Jun 172012

(This post by Geoff Chambers may be a harbinger of better things to come. I certainly hope so. TonyN)

This dialogue was a result of contact I made with Adam Corner following an article by Ben Pile at http://www.climate-resistance.org/2012/03/shrinking-the-sceptics.html about some research into scepticism which Corner had conducted at Cardiff University, and his article discussing the research at Guardian Environment. (There was a similar thread later at http://bishophill.squarespace.com/blog/2012/5/28/the-logic-at-yale.html concerning the Kahan research which Corner refers to below)

Comments were pretty brutal, and Adam suggested that he would be willing to continue the conversation if the tone was moderated. We exchanged a few emails discussing my views on this kind of research, and Adam suggested writing a Q&A session for his blog http://talkingclimate.org/

This article is being published simultaneously on both blogs – a world first, I believe.

There is a growing body of academic literature that seeks to understand, explain – and even overcome – climate change scepticism. But is it getting to grips with scepticism, or missing the point? In this exchange between Adam Corner (Talking Climate and co-author of the UK paper) and Geoff Chambers – (a regular commenter at several climate sceptic blogs), they discuss research on the psychology of scepticism.


In the last few months, two academic papers that make similar arguments about the nature and origins of climate change scepticism have been published. If there is one simple message to take from these two studies, it is that simply providing more information – or turning up the volume on the science – is unlikely to reduce scepticism about climate change. This is because scepticism about climate change is not primarily caused by a ‘misunderstanding’ of the science but by motivated reasoning processes – rooted in ideological differences – that mean that the ‘same’ evidence is not evaluated in the same way. Would you agree that scepticism about climate change has more to do with political views than an assessment of the science?


Of course not. That would be to admit that my politics was overriding my reasoning capacities! The misunderstanding comes I think from confounding the tiny number of active sceptics, who’ve come to a reasoned conclusion, with the Jeremy Clarkson fans who show up in polls. You’re just not going to catch many of us in a survey of the general population. The “old white conservative male” label is no doubt true for the population at large, and can be easily explained, but it tells you nothing about the nature of reasoned scepticism.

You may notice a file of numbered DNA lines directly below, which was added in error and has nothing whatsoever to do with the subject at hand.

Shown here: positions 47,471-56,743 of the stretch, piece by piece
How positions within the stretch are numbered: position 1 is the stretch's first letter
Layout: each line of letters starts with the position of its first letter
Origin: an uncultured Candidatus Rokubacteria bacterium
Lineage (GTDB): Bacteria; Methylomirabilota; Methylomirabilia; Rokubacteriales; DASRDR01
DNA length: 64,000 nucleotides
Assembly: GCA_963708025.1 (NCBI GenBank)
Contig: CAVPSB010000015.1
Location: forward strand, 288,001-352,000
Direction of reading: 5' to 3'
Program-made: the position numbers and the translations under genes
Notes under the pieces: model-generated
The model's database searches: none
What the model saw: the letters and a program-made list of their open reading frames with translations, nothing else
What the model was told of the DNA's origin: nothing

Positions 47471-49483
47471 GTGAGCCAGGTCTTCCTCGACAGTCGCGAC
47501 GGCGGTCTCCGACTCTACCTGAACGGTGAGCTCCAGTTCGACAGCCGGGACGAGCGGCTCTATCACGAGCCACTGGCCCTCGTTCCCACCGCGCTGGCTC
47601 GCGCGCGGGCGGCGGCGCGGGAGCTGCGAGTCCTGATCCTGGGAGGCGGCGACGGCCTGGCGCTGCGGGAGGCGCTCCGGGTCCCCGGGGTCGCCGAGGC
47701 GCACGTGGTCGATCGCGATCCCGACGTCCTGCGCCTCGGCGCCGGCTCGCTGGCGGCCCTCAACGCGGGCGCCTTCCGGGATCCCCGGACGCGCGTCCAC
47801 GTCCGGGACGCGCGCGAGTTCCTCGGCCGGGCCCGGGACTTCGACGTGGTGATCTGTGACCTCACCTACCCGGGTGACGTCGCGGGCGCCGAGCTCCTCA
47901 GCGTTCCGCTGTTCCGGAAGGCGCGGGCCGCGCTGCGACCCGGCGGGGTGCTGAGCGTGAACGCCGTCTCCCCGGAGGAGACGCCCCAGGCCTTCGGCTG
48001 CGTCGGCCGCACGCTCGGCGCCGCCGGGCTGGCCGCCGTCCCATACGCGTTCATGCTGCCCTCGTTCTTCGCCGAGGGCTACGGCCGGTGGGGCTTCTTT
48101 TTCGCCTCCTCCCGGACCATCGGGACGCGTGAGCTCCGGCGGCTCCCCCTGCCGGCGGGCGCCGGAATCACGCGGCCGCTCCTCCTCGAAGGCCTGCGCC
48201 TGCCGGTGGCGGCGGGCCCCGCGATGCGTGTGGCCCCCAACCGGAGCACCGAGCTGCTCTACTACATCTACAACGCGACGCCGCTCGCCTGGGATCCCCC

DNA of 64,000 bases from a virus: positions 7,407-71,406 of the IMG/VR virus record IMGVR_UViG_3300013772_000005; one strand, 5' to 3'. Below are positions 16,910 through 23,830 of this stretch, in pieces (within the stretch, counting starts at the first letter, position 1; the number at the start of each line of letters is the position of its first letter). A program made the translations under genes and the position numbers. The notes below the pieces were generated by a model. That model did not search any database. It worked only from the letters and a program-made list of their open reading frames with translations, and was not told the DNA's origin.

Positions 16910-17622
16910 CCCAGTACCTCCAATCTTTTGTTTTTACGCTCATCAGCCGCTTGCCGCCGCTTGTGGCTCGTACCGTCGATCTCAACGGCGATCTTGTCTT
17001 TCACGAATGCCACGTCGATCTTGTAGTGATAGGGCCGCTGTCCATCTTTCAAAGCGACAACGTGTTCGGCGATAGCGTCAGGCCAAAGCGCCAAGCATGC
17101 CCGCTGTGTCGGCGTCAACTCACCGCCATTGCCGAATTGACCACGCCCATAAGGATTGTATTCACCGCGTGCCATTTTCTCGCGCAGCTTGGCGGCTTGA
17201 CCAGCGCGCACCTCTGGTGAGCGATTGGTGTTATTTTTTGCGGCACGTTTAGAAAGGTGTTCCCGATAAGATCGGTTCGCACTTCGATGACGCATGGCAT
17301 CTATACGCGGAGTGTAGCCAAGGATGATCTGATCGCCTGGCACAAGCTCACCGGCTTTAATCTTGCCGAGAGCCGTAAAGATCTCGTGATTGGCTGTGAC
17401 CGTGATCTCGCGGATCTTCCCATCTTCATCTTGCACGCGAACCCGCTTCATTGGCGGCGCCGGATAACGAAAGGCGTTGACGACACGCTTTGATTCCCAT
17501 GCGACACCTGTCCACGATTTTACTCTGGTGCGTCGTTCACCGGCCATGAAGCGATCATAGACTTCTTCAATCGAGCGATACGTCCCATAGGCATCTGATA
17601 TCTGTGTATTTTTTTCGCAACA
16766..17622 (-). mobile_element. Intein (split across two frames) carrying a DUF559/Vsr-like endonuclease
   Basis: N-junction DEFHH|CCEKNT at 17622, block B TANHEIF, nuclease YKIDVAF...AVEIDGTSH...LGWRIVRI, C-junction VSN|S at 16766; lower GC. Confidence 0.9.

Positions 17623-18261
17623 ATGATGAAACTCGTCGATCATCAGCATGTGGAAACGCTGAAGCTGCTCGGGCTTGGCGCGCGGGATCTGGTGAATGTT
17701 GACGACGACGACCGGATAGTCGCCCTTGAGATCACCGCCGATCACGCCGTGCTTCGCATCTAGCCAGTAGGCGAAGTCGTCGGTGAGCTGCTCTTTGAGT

I agree with you that turning up the volume on the science is unlikely to reduce scepticism about climate change, but not for the reason you give. The more people learn about the science, the more they see how dodgy is the climate science responsible for rising energy prices. One of the results of the Kahan study you refer to was that the more scientifically literate tend to be more sceptical.


What Kahan found was that being scientifically literate increased polarisation – that is, it amplified views on either side – but your instant equation of ‘the science’ with ‘rising energy prices’ illustrates an important point: climate science and climate policy get horribly confused. Rising energy prices are caused by political and economic choices: they have little if anything to do with climate science.

But things like rising energy prices, taxes, regulations, and restrictions on people’s behaviour have become synonymous with ‘climate change’. I believe – based on the available research – that this is why many people are sceptical. The answers to the problem of climate change look and feel like ‘left-wing’ solutions, and so the problem itself is downplayed or rejected.


I think we agree about the interpretation of Kahan. Belief / scepticism about climate change is strongly correlated with political views, but scepticism is also correlated with scientific literacy, though less strongly. This is what you’d expect. Conservatives are naturally suspicious of schemes which raise taxes, while environmentalism, sympathy for the third world, and Al Gore have got concern about climate change firmly identified as a left-wing cause.

I agree that “the answers to the problem of climate change look and feel like ‘left-wing’ solutions” – that is to say they look extremely expensive, and are therefore opposed most fervently by those who pay most taxes.

You say: “Rising energy prices are caused by political and economic choices: they have little if anything to do with climate science”. Renewables like wind and solar are more expensive than fossil fuels. If they ever account for a significant proportion of energy supply, they will cause prices to rise. The only reason for renewables is fear of the supposed danger of CO2, which is the central tenet of the climate science consensus.